The Allen Telescope Array has been put into "hibernation," its operators said, and "starting this week, the equipment is unavailable for normal observations and is being maintained in a safe state by a significantly reduced staff."
The announcement came Friday in a letter to donors from Tom Person, chief executive officer of the SETI Institute in Mountain View, Calif., ScientificAmerican.com reported.
The ATA is a partnership between the SETI Institute, which built the telescope array, and the University of California, Berkeley, which is responsible for operating it.
The non-profit SETI Institute, founded in 1984, relies mostly on private donations to support its research.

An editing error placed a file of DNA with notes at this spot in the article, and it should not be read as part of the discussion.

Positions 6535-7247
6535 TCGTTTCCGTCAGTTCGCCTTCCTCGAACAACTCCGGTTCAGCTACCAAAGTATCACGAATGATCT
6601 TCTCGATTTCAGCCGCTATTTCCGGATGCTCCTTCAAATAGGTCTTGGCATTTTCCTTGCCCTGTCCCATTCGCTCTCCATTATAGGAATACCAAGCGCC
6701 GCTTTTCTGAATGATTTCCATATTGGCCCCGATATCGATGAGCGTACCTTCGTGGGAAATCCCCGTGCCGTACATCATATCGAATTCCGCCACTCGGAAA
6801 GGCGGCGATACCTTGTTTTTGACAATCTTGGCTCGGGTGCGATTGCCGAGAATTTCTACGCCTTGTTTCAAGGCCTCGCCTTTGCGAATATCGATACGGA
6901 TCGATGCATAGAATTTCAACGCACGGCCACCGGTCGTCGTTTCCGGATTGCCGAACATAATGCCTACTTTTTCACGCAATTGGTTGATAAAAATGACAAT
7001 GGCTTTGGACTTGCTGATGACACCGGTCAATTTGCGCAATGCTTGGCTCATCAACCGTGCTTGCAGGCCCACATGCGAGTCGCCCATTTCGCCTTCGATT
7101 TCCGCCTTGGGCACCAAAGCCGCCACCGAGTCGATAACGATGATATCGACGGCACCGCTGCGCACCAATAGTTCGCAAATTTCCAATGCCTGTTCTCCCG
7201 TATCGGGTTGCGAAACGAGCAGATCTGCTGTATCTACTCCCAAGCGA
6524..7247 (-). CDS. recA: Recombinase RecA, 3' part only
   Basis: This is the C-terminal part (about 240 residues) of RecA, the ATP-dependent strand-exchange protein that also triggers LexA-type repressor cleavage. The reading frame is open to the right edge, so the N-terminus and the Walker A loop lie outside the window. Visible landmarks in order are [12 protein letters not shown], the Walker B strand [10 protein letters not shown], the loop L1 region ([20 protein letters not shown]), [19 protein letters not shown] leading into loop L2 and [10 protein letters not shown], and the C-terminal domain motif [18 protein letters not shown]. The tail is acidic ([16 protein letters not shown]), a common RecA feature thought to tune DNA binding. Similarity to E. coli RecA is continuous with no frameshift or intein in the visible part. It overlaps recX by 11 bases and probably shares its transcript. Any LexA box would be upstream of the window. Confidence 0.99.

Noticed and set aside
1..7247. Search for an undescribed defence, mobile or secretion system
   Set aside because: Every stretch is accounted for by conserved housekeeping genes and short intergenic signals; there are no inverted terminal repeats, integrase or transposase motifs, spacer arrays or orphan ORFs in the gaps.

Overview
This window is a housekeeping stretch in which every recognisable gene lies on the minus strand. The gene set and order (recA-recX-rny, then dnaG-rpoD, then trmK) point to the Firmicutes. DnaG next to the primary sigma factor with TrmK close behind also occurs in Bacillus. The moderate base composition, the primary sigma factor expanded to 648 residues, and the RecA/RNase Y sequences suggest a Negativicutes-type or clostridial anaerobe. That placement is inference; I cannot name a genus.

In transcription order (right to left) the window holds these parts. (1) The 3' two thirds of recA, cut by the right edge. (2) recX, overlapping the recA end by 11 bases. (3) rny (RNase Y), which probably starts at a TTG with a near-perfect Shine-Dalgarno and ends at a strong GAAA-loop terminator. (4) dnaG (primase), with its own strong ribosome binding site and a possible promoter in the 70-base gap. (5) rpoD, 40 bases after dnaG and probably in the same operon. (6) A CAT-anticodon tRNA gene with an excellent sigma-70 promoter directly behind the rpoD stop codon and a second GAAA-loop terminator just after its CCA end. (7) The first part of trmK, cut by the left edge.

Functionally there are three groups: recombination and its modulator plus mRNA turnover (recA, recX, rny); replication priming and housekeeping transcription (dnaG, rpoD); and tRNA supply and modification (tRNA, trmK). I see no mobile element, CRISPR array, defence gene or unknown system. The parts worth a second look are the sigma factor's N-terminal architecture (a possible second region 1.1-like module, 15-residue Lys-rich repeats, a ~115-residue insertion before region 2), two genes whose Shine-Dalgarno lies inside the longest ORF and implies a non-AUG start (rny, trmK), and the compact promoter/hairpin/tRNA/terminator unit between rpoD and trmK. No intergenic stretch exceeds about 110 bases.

A number of early SETI Institute projects had been funded by NASA, but Congress stopped NASA's short-lived SETI program in 1993.
The SETI Institute has been working for more than two years to find new funding, Person said, and has even offered ATA's services to the U.S. Air Force to assist in tracking orbital debris that can endanger defense satellites.
"We are continuing discussions with the USAF and remain hopeful that this effort will help provide future operating funds," he wrote in the letter.
ATA operations cost about $1.5 million per year, Pierson said.
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